Sterling Professor of Classics and History Donald Kagan said the students he knows who have gone on to serve in the military have all shown a personal motivation to serve their country, and ultimately expressed a sense of satisfaction with the job.

“I’ve always seen a number of students who have wanted to do it, and have done it,” he said.

Panza remembers having mixed feelings upon learning after training that he would be serving in Afghanistan because he knew other service members who had returned home with negative experiences. Yet Panza said that he ultimately found his time in Afghanistan to be a positive experience, largely because he was on the ground interacting with Afghan military personnel and civilians on a regular basis.

“If I ever go back, in two years or in 10 years, I will pick up right where I left off,” he said of his friendship formed with the Afghanis he worked with. “We developed a bond that lasts a lifetime.”

With a Yale economics degree, Anzaldua-Burke said he takes the opportunity to teach his troops, who he wrote are often lacking a strong education and parental guidance and involvement, about personal finance, economics, politics and English writing. Others interviewed said they found fulfillment in traveling to other countries and improving living conditions in rural areas. They mentioned finding difficulty with enduring periods of boredom, being far from loved ones and living in dangerous conditions. Yet from Yale to Afghanistan, they have learned to persist through stressful times to satisfy the desire to serve their nation..

“No one likes walking to practice in the snow at 5 a.m. when everyone else is still asleep, but it’s all worth it when you’re standing on the podium for nationals,” Zann said of his swimming career at Yale, adding that the sacrifices were ultimately worth it. “No one likes being away from their wife or being shot at, but at the end of the day, it is rewarding to fight for your country.”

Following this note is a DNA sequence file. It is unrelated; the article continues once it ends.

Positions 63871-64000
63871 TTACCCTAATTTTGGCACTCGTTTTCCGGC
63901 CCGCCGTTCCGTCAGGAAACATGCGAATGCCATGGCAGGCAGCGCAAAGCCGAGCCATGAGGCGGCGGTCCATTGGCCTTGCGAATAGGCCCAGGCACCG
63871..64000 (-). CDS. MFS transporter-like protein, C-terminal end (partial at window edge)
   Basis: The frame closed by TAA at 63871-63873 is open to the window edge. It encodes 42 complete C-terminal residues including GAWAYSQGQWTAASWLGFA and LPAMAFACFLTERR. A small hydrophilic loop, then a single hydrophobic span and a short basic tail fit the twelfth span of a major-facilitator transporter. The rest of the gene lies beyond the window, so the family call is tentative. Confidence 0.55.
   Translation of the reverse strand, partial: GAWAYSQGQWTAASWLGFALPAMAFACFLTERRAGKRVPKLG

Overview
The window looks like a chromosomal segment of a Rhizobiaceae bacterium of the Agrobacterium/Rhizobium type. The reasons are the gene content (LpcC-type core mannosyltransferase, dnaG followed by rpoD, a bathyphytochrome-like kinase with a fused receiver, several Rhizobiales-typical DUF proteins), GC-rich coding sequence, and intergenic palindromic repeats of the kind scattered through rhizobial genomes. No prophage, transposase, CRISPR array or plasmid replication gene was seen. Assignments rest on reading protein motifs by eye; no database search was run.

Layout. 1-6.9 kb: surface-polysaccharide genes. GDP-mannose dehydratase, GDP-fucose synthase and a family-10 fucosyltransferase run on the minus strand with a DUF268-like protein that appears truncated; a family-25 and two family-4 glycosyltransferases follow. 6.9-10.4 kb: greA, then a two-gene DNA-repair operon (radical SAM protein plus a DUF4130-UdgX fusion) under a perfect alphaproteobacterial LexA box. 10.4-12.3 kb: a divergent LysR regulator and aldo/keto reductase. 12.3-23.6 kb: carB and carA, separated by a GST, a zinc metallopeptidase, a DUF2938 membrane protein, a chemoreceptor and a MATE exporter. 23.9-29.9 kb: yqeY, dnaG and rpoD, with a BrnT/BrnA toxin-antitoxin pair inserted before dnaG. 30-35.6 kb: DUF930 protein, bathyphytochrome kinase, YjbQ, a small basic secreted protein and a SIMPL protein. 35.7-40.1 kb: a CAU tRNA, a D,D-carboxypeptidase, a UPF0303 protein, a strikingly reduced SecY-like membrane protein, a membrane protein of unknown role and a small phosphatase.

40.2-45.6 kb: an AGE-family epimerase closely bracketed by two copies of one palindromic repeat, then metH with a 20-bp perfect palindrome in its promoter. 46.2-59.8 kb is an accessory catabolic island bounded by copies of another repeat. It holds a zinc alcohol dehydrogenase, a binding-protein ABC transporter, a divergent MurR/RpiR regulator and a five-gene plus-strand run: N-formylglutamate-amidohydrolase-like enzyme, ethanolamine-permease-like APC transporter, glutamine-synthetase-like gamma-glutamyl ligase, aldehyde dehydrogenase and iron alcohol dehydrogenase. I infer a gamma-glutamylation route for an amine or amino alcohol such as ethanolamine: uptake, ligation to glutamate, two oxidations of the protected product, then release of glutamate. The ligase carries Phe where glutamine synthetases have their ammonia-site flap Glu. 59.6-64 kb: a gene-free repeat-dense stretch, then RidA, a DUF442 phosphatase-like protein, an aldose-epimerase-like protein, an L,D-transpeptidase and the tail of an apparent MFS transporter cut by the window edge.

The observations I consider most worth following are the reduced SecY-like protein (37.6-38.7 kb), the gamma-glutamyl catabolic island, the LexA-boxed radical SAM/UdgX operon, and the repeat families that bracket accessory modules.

Comments

  • taengi

    The photo shows what appears to be a British Soldier. According to the article, Panza is supposed to be a USMC Captain. May want to make sure the caption and/or photo is accurate.

  • MONGO

    USMC personnel are authorized to wear UK camis while operating in their AO. The kevlar cover, comm gear, and flak are US, but you are correct, the camis are UK.

  • mglodo

    The home page headline contains an error of fact to my understanding. It says that the U.S. declared war on Afghanistan. First, there was no formal declaration of war. Second, it could be debated whether Afghanistan could be rightly called the objection of the congressionally-authorized military action or the Taliban regime. Not to suggest for a moment that the people of Afghanistan haven’t suffered terrible consequences. But there was a significant military force of Afghans (the Northern Alliance) which fought the primary action leading to the overthrow of the Taliban. Since “declared war” has a particular meaning, I think the headline could be more carefully stated.

  • Bulldogwarrior

    Those are U.S. Uniforms. Multi cam is used only in afghanistan by us service members. Those are nit british at all

  • MONGO

    It has the UK flag on the left arm pocket. Conversation over.